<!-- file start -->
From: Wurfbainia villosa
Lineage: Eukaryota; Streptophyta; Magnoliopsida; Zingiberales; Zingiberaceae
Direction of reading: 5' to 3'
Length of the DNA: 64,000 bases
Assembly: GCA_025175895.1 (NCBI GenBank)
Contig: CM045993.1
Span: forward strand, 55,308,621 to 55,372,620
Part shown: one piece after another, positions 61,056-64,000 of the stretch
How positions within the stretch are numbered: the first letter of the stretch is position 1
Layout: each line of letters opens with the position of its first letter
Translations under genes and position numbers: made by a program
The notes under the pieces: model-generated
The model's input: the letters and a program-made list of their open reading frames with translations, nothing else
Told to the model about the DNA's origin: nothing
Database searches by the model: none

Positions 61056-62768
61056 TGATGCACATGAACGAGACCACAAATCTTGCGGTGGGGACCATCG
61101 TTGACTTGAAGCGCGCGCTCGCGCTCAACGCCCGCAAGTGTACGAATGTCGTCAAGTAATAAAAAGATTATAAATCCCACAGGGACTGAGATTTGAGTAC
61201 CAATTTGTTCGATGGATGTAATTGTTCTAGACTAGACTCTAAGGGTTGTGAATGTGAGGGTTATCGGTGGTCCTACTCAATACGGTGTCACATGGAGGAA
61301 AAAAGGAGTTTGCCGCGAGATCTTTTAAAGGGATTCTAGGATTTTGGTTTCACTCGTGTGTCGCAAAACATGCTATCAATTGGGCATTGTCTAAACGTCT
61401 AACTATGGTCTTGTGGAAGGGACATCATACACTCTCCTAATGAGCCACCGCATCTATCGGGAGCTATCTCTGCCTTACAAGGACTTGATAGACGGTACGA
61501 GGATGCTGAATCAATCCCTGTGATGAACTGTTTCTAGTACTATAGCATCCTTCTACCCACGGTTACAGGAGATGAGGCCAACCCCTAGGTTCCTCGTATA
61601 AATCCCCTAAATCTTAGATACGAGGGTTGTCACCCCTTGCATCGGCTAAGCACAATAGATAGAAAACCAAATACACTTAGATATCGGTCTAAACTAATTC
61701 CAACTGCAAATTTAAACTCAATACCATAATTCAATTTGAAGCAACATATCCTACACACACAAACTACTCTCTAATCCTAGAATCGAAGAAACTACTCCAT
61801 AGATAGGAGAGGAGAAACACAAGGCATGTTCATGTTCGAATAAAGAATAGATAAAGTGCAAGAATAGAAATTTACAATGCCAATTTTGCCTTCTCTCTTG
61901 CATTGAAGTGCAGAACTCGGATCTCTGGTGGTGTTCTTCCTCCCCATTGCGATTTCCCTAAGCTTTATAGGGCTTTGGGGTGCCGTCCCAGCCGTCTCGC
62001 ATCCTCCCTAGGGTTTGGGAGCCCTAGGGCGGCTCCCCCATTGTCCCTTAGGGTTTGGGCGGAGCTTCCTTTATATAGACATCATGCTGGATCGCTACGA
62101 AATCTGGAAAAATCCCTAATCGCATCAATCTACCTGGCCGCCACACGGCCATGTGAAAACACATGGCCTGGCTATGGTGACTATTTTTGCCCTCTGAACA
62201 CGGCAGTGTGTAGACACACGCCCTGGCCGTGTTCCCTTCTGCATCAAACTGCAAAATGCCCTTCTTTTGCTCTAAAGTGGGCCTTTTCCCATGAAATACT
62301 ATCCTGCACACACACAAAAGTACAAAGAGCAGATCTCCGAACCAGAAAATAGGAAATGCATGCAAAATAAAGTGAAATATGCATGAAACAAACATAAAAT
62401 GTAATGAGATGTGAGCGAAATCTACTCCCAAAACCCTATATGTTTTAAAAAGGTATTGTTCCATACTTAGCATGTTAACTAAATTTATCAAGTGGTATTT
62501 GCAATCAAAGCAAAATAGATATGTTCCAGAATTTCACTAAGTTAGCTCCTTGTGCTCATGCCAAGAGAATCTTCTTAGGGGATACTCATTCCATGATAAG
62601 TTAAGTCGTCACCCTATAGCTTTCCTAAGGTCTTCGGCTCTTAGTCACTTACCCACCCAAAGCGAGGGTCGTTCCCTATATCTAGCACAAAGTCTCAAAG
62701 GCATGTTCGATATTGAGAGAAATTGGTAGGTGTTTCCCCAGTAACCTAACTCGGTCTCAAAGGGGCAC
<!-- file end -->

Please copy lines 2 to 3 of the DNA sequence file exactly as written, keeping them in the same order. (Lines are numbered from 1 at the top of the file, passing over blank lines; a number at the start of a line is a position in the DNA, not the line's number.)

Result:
Lineage: Eukaryota; Streptophyta; Magnoliopsida; Zingiberales; Zingiberaceae
Direction of reading: 5' to 3'